Team work is just as important in your brain as it is on the playing field: A new study published online on April 19 by the Proceedings of the National Academy of Sciences reports that groups of brain cells can substantially improve their ability to discriminate between different orientations of simple visual patterns by synchronizing their electrical activity.
The paper, "Cooperative synchronized assemblies enhance orientation discrimination," by Vanderbilt professor of biomedical engineering A. B. Bonds with graduate students Jason Samonds and Heather A. Brown and research associate John D. Allison provides some of the first solid evidence that the exact timing of the tiny electrical spikes produced by neurons plays an important role in brain functioning. Since the discovery of alpha waves in 1929, experts have known that neurons in different parts of the brain periodically coordinate their activity with their neighbors. Despite a variety of theories, however, scientists have not been able to determine whether this "neuronal synchrony" has a functional role or if it is just a by-product of the brains electrical activity.
Until recently studies have focused on the firing rate of brain cells as the basic unit of information – the bits and bytes – used by our organic computer. The reason for this fixation was evidence that the firing rates of sensory neurons contain important information. For example, the higher the firing rate of the pain-sensing neurons in the back of your hand, the greater your brains perception of pain in that location.
David F. Salisbury | EurekAlert!
Nanocages in the lab and in the computer: how DNA-based dendrimers transport nanoparticles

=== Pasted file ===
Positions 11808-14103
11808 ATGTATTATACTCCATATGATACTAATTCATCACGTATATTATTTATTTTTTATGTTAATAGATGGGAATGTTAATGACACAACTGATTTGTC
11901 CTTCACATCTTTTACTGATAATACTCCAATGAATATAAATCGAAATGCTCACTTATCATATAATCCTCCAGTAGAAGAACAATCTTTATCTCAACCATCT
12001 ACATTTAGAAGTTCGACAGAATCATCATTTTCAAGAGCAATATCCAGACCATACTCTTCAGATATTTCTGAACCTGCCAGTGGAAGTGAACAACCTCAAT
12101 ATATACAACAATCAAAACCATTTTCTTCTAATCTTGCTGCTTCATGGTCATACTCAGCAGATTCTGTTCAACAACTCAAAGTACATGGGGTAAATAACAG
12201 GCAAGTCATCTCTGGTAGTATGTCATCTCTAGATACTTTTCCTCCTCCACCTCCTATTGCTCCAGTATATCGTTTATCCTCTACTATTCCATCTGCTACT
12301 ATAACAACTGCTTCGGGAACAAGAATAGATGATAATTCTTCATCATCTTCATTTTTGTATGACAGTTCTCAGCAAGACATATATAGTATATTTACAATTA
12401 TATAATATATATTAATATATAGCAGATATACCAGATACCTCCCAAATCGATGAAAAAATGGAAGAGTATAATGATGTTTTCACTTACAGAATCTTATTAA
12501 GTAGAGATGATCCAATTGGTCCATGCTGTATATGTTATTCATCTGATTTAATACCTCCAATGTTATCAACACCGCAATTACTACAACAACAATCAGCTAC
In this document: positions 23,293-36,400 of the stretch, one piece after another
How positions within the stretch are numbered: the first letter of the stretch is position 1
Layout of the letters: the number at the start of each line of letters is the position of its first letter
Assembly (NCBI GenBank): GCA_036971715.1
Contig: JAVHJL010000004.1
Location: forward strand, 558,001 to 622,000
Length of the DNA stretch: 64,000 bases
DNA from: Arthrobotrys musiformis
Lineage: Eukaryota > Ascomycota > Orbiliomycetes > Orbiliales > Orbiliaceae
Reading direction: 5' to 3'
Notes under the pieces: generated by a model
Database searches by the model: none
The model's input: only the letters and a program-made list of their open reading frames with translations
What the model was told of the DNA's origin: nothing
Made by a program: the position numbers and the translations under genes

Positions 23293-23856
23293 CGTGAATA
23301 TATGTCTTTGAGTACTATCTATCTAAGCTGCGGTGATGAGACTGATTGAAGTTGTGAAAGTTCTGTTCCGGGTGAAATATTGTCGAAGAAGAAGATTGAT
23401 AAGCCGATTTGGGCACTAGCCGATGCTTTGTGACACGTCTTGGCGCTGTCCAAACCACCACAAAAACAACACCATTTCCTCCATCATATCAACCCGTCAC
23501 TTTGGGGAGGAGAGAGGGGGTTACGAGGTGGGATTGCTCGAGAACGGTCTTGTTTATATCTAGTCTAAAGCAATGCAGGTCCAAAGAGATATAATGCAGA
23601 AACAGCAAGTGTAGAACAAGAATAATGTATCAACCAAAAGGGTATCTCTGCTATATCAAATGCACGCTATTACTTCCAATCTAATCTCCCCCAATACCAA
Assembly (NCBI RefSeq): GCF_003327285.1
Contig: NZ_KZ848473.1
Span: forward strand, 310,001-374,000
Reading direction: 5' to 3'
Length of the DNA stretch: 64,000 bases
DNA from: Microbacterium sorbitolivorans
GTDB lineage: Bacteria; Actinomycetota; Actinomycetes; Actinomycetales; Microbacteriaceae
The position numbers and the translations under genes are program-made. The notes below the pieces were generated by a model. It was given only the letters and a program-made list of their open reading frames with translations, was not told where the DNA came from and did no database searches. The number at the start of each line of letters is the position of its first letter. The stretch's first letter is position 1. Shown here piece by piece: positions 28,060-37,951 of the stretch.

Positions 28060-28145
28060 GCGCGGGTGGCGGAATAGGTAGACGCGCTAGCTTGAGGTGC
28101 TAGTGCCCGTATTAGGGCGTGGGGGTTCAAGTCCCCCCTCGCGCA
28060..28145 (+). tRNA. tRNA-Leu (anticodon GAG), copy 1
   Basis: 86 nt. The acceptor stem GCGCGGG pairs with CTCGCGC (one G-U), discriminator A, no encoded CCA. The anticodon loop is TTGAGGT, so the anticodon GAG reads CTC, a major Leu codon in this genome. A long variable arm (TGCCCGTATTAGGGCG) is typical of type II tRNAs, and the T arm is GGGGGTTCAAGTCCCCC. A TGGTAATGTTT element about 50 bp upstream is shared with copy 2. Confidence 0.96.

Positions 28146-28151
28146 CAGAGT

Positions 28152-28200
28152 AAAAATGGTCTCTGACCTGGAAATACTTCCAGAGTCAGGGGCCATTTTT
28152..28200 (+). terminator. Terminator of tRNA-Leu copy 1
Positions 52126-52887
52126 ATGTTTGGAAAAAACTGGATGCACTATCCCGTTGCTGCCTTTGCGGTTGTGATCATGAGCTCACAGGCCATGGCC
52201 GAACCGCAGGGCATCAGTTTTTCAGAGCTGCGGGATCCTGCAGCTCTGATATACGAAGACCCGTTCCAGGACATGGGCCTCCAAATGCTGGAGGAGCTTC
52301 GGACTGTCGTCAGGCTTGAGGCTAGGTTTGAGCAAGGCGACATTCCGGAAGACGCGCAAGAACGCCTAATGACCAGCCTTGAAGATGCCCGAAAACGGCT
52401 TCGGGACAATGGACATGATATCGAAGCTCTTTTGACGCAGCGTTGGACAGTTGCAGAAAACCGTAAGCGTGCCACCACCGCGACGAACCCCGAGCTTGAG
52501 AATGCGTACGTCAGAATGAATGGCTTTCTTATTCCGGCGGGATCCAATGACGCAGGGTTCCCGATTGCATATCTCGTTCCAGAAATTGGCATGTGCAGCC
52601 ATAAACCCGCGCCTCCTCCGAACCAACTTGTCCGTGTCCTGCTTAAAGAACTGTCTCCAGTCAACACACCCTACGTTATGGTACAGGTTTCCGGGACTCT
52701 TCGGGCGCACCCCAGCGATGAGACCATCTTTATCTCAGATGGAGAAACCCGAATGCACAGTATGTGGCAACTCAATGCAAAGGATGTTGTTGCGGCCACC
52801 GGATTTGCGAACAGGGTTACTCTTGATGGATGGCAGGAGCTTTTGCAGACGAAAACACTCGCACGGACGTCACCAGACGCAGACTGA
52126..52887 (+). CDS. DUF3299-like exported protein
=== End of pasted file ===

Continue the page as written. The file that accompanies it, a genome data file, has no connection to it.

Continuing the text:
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Less animal experiments on the horizon: Multi-organ chip awarded
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Scientists at the Max Planck Institute for Polymer Research (MPI-P) in Mainz (Germany) together with scientists from Dresden, Leipzig, Sofia (Bulgaria) and Madrid (Spain) have now developed and characterized a novel, metal-organic material which displays electrical properties mimicking those of highly crystalline silicon. The material which can easily be fabricated at room temperature could serve as a replacement for expensive conventional inorganic materials used in optoelectronics.
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Augsburg chemists present a new technology for compressing, storing and transporting highly volatile gases in porous frameworks/New prospects for gas-powered vehicles
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When we put water in a freezer, water molecules crystallize and form ice. This change from one phase of matter to another is called a phase transition. While this transition, and countless others that occur in nature, typically takes place at the same fixed conditions, such as the freezing point, one can ask how it can be influenced in a controlled way.
We are all familiar with such control of the freezing transition, as it is an essential ingredient in the art of making a sorbet or a slushy. To make a cold...
Thin organic layers provide machines and equipment with new functions. They enable, for example, tiny energy recuperators. In future, these will be installed...
Das Zusammenspiel aus Struktur und Dynamik bestimmt die Funktion von Proteinen, den molekularen Werkzeugen der Zelle. Durch Fortschritte in der...
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19.10.2018 | Physics and Astronomy